The proper way of sentencing an offender, who at the time of commission of a serious offence was a minor above the age of sixteen years, but at the time of sentencing was an adult
S C N v Republic  eKLR
Criminal Appeal No. 55 of 2015
High Court at Naivasha
R Mwongo, J
October 18, 2018
Reported by Kakai Toili
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Criminal Law-charges-defective charges-circumstances in which a charge could be defective-variation with evidence adduced in support of the charge-effect of-rejection of evidence-whether a charge could be defective if it was in variance with the evidence adduced in its support-what were the circumstances in which contradiction would lead to rejection of evidence due to contradiction with charges preferred against an accused; Criminal Procedure Code, section 382
Criminal Procedure-sentencing-sentencing for defilement-where the offender was a child above the age of sixteen years at the time of committing the offence but an adult at the time of sentencing-where the Children Act provided for ways of dealing with child offenders-what was the proper way to sentence an offender who at the time of commission of a serious offence was a minor above the age of sixteen years but at the time of sentencing was an adult -what was the purpose of the sentences provided for under the Children Act-Children Act, section 191; Sexual Offences Act, section 8
The appellant was convicted for the offence of defilement and sentenced to life imprisonment. At the time of commission of the offence the appellant was a child above sixteen years. In the Trial Court while giving his evidence, the complainant, a nine year old pupil, said that the accused removed his trouser then removed his own trouser and then did bad manners to him. When asked what bad manners was, the complainant insisted that what was done to him was bad manners. The Trial Court recorded that the appellant inserted a pen in the complainant’s buttocks and that the complainant did not see the pen. The evidence before the Trial Court showed that the appellant pressed the complainant’s head onto the ground so he could not scream. Aggrieved by his conviction and sentencing, the Appellant filed the instant appeal.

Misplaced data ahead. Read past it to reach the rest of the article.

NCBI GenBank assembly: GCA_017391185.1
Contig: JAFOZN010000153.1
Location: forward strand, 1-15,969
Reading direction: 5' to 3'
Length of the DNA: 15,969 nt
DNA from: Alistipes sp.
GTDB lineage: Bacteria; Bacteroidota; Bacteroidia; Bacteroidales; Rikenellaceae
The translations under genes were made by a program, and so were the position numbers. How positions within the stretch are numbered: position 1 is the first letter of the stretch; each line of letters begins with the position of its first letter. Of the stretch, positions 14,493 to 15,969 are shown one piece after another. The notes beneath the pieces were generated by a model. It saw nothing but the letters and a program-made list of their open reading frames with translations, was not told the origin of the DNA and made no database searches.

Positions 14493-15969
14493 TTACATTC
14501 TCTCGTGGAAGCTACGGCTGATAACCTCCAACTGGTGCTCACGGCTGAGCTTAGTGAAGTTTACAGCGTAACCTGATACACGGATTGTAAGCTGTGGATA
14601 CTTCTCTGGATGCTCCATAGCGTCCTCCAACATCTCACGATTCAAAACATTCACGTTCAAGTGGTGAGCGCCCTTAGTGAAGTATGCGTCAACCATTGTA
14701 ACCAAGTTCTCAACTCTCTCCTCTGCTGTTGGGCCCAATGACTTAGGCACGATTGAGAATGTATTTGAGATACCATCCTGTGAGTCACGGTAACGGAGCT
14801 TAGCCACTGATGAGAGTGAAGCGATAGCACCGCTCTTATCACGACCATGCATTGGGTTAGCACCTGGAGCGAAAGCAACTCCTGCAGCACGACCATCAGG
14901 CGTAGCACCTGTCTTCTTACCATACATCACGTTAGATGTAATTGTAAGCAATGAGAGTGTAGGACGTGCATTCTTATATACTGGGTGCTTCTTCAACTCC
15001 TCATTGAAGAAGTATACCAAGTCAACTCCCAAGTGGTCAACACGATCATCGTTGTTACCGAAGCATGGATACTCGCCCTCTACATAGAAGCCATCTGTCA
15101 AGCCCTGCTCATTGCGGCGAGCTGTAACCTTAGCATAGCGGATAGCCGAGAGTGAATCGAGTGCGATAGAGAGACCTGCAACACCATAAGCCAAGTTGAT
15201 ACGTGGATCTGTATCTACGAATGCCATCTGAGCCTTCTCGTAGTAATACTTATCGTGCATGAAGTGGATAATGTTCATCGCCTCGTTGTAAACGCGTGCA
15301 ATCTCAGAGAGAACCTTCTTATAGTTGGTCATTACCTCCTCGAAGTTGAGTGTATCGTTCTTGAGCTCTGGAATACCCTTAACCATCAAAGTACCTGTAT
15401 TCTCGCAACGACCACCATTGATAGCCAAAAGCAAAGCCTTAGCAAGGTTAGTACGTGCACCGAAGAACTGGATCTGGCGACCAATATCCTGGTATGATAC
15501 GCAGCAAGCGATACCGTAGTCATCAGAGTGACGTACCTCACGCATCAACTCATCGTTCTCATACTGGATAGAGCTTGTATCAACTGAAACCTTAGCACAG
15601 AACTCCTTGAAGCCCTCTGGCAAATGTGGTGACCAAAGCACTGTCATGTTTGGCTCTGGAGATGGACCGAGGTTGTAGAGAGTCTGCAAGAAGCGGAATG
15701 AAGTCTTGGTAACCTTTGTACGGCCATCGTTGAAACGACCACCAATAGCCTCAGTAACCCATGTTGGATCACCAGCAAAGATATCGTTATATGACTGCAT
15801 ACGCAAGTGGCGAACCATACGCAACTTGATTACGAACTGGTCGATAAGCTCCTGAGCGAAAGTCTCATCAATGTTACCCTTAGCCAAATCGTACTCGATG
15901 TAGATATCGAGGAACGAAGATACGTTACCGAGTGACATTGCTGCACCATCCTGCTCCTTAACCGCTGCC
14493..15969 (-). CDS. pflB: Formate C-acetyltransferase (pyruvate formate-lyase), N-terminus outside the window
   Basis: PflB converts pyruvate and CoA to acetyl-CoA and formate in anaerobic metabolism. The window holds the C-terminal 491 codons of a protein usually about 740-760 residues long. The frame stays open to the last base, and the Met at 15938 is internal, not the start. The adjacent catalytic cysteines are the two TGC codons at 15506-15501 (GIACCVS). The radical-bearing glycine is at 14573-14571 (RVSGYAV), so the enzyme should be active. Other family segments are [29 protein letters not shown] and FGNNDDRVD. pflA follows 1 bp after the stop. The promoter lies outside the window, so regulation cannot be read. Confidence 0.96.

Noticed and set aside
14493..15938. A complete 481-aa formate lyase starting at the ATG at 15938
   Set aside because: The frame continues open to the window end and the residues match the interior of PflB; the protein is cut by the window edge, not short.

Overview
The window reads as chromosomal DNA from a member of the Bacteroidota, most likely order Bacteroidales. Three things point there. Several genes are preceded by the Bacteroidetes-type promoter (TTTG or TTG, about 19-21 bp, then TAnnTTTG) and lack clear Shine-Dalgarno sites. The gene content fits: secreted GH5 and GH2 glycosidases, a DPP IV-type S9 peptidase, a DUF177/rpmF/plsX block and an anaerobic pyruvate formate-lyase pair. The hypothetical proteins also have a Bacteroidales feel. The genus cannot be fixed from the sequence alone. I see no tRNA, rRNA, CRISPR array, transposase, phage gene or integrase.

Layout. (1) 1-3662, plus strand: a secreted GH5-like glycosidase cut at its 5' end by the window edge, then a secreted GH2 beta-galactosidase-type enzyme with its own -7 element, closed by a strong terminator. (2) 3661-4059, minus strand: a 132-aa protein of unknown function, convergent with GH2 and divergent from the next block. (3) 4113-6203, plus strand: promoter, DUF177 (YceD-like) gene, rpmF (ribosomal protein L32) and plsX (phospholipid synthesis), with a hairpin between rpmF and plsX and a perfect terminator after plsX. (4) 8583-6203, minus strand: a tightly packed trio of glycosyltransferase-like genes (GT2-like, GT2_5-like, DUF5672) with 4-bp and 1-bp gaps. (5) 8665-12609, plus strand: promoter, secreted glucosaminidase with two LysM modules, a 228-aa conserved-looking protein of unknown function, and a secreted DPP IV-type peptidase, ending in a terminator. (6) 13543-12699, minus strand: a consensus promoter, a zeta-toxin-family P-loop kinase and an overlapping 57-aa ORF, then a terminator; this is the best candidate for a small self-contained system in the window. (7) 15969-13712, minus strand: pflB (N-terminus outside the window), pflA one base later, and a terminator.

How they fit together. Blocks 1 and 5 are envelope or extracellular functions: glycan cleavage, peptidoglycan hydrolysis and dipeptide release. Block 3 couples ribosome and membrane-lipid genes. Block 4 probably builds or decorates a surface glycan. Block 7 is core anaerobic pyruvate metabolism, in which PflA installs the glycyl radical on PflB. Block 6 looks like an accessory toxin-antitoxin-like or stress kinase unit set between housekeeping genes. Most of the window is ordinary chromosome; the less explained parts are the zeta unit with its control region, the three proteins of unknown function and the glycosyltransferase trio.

- Whether a charge could be defective if it was in variance with the evidence adduced in its support.
- What were the circumstances in which contradiction would lead to rejection of evidence due to contradiction with charges preferred against an accused?
- What was the proper way of sentencing an offender who at the time of commission of a serious offence was a minor above the age of sixteen but at the time of sentencing was an adult.
- What was the purpose of the sentences provided for under the Children Act?
Relevant Provisions of the Law
Criminal Procedure Code
Subject to the provisions hereinbefore contained, no finding, sentence or order passed by a court of competent jurisdiction shall be reversed or altered on appeal or revision on account of an error, omission or irregularity in the complaint, summons, warrant, charge, proclamation, order, judgment or other proceedings before or during the trial or in any inquiry or other proceedings under this Code, unless the error, omission or irregularity has occasioned a failure of justice. Provided that in determining whether an error, omission or irregularity has occasioned a failure of justice the court shall have regard to the question whether the objection could and should have been raised at an earlier stage in the proceedings.
Sexual Offences Act
(2) A person who commits an offence of defilement with a child aged eleven years or less shall upon conviction be sentenced to imprisonment for life
(1) In spite of the provisions of any other law and subject to this Act, where a child is tried for an offence, and the court is satisfied as to his guilt, the court may deal with the case in one or more of the following ways—
(a) By discharging the offender under section 35(1) of the Penal Code (Cap. 63);
(b) by discharging the offender on his entering into a recognisance, with or without sureties;
(c) by making a probation order against the offender under the provisions of the Probation of Offenders Act (Cap.64);
(d) by committing the offender to the care of a fit person, whether a relative or not, or a charitable children’s institution willing to undertake his care;